David Tal is an Israeli politician and a four-time member of the Knesset. He is a member of the Kadima faction.
Hanan Porat was an Israeli Orthodox rabbi, educator, and politician who served as a member of the Knesset for Tehiya, the National Religious Party, Tkuma, and the National Union between 1981 and 1984, and between 1988 and 1999.
The thirtieth government of Israel was formed by Ariel Sharon on 28 February 2003, following Likud's comprehensive victory in the January elections. His coalition initially included Shinui and the National Union, holding 60 of the 120 seats in the Knesset, whilst the two-seat Yisrael BaAliyah merged into Likud shortly after. The National Religious Party also joined the coalition on 3 March 2003, taking the number of seats it held up to 66.
Rafael "Rafi" Peretz is an Israeli Orthodox rabbi and politician. A former military officer and helicopter pilot who also served as the Chief Military Rabbi of the Israel Defense Forces, he was the leader of the Jewish Home party. Peretz was a member of the Knesset for the Yamina alliance until he separated from the faction in order to join the Netanyahu-led government.
Gush Katif Airport was a small airfield in the Gaza Strip approximately 2 miles (3.2 km) north of the town of Khan Yunis, and adjacent to the UNRWA Khan Younis refugee camp. It was immediately west of the former Israeli settlement of Ganei Tal, and named after the former Israeli settlement area of Gush Katif. Following the destruction of the Yasser Arafat International Airport it was briefly the only usable runway in the Gaza Strip, but in 2004 it was abandoned, and was overbuilt by 2015.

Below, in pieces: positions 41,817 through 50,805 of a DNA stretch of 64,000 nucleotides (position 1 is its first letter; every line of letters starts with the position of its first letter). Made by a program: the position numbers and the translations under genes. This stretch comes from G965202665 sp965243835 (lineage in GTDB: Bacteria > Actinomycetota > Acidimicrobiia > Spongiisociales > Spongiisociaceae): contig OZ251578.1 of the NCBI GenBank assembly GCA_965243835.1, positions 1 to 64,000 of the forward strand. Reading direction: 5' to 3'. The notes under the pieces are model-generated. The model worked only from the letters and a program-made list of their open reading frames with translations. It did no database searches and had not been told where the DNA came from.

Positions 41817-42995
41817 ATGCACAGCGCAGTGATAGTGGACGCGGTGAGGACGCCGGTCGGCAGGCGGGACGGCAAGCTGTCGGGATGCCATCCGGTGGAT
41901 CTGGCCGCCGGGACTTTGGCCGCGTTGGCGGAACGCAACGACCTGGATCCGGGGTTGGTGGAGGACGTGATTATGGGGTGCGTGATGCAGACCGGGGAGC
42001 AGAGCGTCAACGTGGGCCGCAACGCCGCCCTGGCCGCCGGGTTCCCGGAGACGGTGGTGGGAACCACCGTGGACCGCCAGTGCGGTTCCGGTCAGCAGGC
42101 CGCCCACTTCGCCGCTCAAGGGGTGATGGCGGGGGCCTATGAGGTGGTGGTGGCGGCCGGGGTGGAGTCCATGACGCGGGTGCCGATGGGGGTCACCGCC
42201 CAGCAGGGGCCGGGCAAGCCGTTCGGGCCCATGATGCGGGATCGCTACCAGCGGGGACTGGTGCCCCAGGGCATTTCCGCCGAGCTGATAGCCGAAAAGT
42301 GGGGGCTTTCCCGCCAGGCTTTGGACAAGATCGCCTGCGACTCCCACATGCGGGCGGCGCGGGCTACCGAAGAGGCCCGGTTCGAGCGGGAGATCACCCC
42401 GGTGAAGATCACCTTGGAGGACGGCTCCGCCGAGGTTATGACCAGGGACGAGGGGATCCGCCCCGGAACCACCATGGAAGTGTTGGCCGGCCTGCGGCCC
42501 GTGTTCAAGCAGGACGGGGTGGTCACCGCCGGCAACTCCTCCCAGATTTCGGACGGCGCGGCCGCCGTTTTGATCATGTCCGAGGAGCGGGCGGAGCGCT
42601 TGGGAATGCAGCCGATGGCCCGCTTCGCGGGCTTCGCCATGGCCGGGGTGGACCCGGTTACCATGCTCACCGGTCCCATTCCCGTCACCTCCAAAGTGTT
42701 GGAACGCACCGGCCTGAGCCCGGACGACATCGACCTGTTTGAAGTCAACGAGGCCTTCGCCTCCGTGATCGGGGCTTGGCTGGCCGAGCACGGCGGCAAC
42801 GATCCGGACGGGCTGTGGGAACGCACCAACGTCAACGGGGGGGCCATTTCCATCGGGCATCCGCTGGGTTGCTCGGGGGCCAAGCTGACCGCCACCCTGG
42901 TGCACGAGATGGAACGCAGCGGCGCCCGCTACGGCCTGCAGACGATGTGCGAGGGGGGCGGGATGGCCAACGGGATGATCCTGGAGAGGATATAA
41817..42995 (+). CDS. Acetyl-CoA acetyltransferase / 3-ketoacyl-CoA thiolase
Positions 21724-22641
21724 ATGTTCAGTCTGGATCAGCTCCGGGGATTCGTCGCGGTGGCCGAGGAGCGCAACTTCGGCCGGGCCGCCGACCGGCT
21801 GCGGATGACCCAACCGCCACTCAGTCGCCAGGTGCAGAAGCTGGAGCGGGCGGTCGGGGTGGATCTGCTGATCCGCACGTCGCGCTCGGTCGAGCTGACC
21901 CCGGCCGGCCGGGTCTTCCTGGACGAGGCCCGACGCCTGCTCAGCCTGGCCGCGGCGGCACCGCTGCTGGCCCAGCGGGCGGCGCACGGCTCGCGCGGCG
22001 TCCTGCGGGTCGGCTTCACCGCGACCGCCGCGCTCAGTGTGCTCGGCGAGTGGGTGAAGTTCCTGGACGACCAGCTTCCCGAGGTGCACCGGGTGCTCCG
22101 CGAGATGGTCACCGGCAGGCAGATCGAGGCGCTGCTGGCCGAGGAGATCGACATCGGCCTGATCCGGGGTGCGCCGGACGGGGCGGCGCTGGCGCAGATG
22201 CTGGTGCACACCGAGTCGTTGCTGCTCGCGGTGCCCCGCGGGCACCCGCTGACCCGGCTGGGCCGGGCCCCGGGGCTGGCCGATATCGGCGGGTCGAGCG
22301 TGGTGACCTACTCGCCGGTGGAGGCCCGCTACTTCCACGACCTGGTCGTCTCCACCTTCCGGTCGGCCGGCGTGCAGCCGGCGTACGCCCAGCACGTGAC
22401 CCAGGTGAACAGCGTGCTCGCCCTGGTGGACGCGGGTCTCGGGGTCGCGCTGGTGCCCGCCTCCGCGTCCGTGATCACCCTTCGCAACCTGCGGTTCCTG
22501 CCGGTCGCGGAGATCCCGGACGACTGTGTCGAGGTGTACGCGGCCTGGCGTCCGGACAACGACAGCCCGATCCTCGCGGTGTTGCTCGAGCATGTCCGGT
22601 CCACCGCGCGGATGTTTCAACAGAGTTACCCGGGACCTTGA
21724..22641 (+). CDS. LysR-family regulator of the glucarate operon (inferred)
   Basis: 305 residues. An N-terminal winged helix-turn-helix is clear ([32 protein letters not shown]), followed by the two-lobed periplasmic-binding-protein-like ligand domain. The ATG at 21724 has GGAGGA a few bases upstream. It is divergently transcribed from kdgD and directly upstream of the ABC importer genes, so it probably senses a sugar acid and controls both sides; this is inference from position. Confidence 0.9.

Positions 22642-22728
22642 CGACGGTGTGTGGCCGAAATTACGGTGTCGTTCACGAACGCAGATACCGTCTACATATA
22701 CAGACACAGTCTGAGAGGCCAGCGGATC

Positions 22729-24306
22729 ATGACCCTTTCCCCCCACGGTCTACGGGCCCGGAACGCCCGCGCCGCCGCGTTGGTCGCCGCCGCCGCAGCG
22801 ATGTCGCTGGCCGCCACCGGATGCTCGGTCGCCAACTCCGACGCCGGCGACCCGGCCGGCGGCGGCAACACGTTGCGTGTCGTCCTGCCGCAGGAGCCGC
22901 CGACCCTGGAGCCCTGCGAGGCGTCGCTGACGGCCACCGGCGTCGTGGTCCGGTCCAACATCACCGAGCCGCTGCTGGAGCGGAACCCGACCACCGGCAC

Orit Malka Strook is an Israeli politician. She served as a member of the Knesset for Tkuma between 2013 and 2015. Strook is also among the leaders of the Jewish settlement in Hebron, and she established the Israeli non-governmental organization Human Rights Organization of Judea and Samaria, which she headed between 2004 and 2012.
The Legal Forum for the Land of Israel is a professional legal non-governmental organization incorporating hundreds of lawyers and jurists, aiming to preserve Israel's democratic and Zionist identity, to ensure sound governance, and to balance between the legislative, executive and judicial powers of government in order to protect human rights and promote national interests through legal, parliamentary and public actions.
Yamina or Yemina is an Israeli political alliance of right-wing parties that was originally configured as the New Right and the Union of Right-Wing Parties. The current incarnation of the alliance includes the New Right while The Jewish Home left the alliance on 14 July 2020 and the Religious Zionist Party left on 20 January 2021.
|Party political offices|
| Leader of Tkuma |